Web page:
Character Mongers, or, Trading in People on Paper in the Long 18th Century

September 21, 2016

In the course of the long eighteenth century—the Age of Caricature, and of The Rise of the Novel—the British reading public perfected the pastime of savoring characters. In a flourishing print culture, buying and selling likenesses of people and types became a business—and arguably an art. Real and imaginary characters—actual and fictional people—were put on paper by writers and graphic artists, and performed onstage and off. The exigencies of narrative, performance, and indeed of community conspired to inform views of other people—friend and foe, fat and thin—as tellingly, characters. “For what do we live,” Jane Austen’s Mr. Bennet would ask rhetorically in 1813, “but to make sport for our neighbours and laugh at them in our turn?”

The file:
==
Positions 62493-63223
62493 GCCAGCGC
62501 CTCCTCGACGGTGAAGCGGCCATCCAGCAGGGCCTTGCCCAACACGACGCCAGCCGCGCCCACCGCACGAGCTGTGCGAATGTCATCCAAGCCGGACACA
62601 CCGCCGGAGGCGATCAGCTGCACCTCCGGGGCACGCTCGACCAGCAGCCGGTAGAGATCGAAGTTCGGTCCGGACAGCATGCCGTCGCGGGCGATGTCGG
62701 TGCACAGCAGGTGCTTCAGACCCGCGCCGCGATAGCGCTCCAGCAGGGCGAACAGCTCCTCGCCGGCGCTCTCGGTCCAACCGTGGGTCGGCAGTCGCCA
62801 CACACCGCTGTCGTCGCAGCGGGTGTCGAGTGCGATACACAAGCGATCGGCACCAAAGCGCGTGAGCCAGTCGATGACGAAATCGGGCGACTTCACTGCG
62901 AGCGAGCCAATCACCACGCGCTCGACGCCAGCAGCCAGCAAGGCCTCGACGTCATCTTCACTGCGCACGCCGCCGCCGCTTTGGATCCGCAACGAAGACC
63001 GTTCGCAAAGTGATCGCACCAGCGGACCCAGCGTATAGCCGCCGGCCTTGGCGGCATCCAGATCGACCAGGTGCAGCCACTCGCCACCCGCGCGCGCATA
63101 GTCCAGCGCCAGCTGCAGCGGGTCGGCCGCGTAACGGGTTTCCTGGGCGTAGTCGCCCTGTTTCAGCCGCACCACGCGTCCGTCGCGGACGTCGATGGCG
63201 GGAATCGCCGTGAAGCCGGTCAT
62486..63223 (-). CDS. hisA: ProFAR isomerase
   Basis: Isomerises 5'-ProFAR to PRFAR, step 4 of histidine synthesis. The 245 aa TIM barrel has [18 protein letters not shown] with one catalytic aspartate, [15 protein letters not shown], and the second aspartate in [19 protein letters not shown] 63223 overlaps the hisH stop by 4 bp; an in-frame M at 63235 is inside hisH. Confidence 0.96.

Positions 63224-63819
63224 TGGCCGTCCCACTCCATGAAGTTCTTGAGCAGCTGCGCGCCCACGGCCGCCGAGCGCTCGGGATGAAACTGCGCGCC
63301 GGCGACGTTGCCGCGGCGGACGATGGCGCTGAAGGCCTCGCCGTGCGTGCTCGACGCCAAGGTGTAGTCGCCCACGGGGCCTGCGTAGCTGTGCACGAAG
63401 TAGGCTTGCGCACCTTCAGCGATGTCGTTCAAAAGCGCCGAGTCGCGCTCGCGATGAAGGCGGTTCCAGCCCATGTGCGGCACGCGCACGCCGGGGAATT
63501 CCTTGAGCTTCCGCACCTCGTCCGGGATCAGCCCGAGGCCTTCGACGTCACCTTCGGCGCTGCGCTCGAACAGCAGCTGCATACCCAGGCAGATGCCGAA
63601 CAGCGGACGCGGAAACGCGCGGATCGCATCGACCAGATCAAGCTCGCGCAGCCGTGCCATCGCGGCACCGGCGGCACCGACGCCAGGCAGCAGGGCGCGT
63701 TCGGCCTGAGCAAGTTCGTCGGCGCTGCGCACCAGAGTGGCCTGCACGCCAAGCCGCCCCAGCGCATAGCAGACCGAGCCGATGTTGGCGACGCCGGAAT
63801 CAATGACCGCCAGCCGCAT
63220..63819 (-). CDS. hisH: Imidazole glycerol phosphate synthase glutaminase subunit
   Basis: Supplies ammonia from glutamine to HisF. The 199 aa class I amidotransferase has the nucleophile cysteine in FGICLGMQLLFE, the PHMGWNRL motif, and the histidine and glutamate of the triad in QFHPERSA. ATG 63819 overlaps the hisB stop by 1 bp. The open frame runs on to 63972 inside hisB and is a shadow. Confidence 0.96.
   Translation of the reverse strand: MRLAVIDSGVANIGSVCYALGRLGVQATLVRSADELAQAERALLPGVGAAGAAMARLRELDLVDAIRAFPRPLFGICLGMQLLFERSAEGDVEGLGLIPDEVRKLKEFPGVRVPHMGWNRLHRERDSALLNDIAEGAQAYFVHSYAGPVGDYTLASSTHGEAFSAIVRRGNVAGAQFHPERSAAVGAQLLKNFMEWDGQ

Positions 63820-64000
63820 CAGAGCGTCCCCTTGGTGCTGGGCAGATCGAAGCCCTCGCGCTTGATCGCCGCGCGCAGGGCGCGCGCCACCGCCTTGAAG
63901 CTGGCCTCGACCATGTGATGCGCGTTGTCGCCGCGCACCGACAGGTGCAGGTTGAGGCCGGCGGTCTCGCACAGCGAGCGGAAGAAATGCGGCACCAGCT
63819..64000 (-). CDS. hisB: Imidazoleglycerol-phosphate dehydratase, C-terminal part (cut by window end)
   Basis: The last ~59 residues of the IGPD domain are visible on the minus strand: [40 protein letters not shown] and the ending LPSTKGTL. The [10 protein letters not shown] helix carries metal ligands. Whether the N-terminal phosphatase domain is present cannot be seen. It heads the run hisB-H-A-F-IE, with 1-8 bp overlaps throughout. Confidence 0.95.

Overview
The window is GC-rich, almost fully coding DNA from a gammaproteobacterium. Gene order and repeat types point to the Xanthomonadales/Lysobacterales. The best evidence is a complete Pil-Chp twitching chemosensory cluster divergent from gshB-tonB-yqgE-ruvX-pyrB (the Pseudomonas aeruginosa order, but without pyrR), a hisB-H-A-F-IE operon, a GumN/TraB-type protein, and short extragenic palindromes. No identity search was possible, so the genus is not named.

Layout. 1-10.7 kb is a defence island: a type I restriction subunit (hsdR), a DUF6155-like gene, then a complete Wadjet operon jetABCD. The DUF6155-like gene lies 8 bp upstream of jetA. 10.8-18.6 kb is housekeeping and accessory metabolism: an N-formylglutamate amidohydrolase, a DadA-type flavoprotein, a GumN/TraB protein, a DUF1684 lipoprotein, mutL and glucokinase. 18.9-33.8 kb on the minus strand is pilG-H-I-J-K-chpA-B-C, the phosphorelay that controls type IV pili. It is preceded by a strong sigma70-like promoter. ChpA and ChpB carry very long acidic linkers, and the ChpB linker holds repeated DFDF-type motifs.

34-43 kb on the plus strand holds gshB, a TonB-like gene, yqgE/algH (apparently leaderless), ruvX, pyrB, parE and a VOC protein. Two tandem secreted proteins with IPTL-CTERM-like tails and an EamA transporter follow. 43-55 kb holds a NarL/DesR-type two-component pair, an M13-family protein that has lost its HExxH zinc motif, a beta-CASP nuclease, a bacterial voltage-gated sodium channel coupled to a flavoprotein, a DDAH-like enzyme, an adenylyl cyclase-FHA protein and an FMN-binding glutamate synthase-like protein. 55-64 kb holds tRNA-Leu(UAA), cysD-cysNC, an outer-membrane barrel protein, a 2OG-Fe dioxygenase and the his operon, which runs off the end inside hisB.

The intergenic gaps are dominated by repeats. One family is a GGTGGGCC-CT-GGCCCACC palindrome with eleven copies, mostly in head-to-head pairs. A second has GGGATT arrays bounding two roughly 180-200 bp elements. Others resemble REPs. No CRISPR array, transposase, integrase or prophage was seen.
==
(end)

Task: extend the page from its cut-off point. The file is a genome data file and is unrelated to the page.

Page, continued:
This new exhibit opening on October 10 at the Lewis Walpole Library in Farmington, CT, will feature images by William Hogarth, James Gillray, Thomas Rowlandson, Thomas Patch, Edward Francis Burney, Francis Grose, and G.M. Woodward, excerpts from novels by Jane Austen, Frances Burney, Henry Fielding, and Laurence Sterne, and examples of graphic collections published by Matthew and Mary Darly and Thomas Tegg that marketed caricature as entertainment.